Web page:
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Sep 29 2011

It’s a question of identity? Part of a series…

 

Do you try to fix people’s identities to make you feel more comfortable?

I have always been interested in gaining an understanding in how people work.  I would try to understand how a person operates within themselves, then how they interact with others, then the environment and then in the world.

 

To gain an understanding seems to suggest that once I have understood, I then know and can move on.  In another words, what has been understood remains fixed.

 

A false sense of security

In my childhood and early adulthood I can clearly remember having this view point of people and the world.  I can also remember the pain it caused me.  As I would believe ‘this is how the person is; this is how they behave and therefore this is how they expect me to behave’.  This gave me a false sense of security around that person and anything to do with them.  Eventually, or sometimes quite soon, that person would act in a way that did not fit in with my understanding of them.  I would then feel betrayed, let down, not important and even not loved by them.

 

If I had ever discussed with them what I understood to be them, which I never did, I suspect that they might of agree with some parts and not with others.

 

By early adulthood I had learnt that I often needed to expand, develop and widen my understanding of another person.

 

Can understanding another person ever be achieved?

With one particular significant relationship I gradually realised that I was never going to achieve an understanding of them.  So I let go of trying to.  Which even though I needed to keep remaining myself to let go of trying to; I found it resulted in me feeling much less anxious.

 

I did generalise this new concept of trying not to understand people to quite a proportion of new relationships in my life and to a much less degree to old relationships.  However I did not do this with all my relationships I had with people in my life.  I was trying to understand the rules by which people operated to be able to know how I needed to act around them.  As I believed that this would make me safe, liked and maybe even loved by them.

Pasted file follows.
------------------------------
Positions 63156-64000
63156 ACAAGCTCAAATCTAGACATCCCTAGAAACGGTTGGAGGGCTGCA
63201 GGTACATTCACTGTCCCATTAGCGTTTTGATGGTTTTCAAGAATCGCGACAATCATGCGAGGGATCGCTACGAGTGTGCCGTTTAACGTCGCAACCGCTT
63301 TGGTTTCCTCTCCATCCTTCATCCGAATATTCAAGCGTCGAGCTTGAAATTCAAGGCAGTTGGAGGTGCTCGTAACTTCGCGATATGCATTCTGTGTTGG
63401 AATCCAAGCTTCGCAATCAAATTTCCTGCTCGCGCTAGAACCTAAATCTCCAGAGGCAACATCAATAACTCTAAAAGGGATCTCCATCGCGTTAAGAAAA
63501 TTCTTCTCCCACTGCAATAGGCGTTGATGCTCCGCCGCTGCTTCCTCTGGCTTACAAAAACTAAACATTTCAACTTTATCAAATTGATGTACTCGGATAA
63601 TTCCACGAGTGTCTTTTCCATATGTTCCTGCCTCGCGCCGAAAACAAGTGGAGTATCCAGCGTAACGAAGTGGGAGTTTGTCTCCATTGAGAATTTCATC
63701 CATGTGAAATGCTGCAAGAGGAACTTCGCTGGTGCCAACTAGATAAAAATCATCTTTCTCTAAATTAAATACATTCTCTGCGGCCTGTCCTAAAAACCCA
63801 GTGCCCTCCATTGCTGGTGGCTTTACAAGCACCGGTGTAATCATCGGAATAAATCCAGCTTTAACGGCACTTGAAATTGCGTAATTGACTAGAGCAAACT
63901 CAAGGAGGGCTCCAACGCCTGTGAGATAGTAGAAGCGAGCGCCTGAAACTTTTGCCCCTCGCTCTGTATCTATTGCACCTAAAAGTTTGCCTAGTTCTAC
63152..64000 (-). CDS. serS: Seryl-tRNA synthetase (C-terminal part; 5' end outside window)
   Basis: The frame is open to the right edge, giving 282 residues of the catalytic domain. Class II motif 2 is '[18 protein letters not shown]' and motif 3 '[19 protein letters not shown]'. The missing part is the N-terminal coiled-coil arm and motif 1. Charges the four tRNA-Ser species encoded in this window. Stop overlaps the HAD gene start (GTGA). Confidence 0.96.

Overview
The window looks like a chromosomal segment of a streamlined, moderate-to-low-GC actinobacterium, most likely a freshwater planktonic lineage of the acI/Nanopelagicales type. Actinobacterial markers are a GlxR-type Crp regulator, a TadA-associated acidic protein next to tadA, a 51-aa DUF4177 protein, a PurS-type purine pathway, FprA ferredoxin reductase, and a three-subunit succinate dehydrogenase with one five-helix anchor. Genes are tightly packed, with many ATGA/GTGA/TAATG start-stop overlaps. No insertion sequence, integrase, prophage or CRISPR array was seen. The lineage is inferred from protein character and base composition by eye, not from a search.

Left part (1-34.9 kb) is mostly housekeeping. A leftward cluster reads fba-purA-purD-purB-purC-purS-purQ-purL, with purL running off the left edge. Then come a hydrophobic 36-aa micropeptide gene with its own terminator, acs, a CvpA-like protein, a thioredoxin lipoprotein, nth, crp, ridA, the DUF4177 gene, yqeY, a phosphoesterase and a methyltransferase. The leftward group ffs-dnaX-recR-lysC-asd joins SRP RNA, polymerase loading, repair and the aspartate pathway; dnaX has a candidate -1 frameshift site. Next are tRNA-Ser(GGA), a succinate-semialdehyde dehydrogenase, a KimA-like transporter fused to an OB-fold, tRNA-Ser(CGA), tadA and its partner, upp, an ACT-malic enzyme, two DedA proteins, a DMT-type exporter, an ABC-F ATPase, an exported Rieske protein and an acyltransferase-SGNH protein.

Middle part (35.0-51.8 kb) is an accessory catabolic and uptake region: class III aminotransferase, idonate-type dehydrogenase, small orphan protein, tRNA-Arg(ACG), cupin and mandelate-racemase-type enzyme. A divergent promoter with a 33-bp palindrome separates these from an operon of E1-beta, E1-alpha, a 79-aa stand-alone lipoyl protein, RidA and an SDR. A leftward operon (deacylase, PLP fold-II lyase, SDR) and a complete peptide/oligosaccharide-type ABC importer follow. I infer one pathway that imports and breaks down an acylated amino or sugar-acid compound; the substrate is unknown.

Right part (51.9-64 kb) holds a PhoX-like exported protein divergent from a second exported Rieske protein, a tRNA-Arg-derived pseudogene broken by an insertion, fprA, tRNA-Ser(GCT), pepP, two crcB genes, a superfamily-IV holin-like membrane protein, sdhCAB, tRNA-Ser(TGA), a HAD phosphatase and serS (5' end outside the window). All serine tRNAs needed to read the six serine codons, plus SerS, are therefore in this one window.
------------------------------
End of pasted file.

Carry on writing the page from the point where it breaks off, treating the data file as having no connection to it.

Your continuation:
Its a question of identity

I realise now that I was giving people identities.  As by labeling them as X, I would probably have a whole range of behaviours and expectations conditioned in my brain, by society, of what X meant.  By giving them an identity I would have a fixed idea of who and what they were.  If the person acted how I then expected them to act and I acted how they expected me too, then we would both be comfortable with each other as this is what we have been conditioned to do.  

 

Does identity leave any room for exploration?

For about the last few years I have been conscious as to not label people as being of any fixed identity, or identities.  Instead I have been trying to keep an open mind and explore who people may be.  However, over the last four days at a conference for people who are Bisexual, I realised that my brain puts a label on people so quickly and that I then act according to the label as quickly, that I am unconscious of this whole process.  This was brought to my attention when my brain was not able to put a label on someone and I was left feeling uncomfortable that I did not know how to act or what to say.

 

Through this experienced I realised that I am not being totally open to their exploration of themselves and their life.  

 

What is exploration?

An exploration of myself means to accept whatever I am experiencing in any moment and allowing myself to express that.  The opposite of this is to believe and identify that I am, for example, a women and believe that this means that I have to behave, think and act in a certain way.  By doing this I am putting myself in a socially accepted box, that is full of conditions of how I should behave, think and act; in which I, me, Fiona is lost.

 

I, You and everybody are constantly exploring who we are, how we fit into the world and how they want to fit into the world.  If you can explore all this with an open heart and mind and allow it, even expect it, to constantly change and develop you will be much happier and people around you will be more at ease.

 

Happiness is Opening Your Heart and Mind

If you want much less fear and anxiety in your life and a lot more fun, creativity and maybe even spontaneous behaviour and events in your life open your heart and mind: this can be achieved much more quickly in one to one sessions with me.

 


 

2 comments

1 ping

  1. Jayan

    I want to send you an award for most helpful intneert writer.

  2. Fiona Maguire

    Thank you Jayan, award gratefully accepted.

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